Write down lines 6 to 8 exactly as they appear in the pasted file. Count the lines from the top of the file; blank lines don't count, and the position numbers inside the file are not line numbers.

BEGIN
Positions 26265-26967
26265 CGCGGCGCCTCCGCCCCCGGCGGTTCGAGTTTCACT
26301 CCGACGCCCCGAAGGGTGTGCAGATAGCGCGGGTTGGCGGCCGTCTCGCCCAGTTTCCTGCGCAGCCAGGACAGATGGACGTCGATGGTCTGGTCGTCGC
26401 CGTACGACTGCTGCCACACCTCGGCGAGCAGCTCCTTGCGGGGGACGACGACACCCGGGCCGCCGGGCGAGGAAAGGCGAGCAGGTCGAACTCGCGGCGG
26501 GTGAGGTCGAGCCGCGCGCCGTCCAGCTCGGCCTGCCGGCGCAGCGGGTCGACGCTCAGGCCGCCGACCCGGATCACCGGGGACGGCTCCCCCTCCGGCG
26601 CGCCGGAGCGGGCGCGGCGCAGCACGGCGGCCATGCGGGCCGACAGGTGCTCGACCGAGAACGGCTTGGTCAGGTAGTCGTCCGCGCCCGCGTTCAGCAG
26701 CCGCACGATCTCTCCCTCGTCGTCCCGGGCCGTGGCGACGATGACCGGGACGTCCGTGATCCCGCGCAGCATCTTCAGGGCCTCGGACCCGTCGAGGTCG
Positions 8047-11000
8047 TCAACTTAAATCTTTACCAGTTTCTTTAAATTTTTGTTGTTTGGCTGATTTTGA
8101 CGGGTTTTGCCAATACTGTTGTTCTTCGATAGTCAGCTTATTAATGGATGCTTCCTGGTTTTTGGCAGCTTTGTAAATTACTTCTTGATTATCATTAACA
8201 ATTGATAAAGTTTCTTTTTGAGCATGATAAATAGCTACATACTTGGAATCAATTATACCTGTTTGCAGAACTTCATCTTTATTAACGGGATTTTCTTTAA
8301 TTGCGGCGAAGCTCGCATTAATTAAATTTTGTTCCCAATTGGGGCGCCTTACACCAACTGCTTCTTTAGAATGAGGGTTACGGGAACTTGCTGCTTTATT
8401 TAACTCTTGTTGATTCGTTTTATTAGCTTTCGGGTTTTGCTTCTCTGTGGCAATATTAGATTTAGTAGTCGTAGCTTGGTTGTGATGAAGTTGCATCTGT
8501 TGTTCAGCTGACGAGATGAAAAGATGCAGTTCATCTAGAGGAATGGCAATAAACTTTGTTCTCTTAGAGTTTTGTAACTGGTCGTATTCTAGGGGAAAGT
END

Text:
26601 CGCCGGAGCGGGCGCGGCGCAGCACGGCGGCCATGCGGGCCGACAGGTGCTCGACCGAGAACGGCTTGGTCAGGTAGTCGTCCGCGCCCGCGTTCAGCAG
26701 CCGCACGATCTCTCCCTCGTCGTCCCGGGCCGTGGCGACGATGACCGGGACGTCCGTGATCCCGCGCAGCATCTTCAGGGCCTCGGACCCGTCGAGGTCG
Positions 8047-11000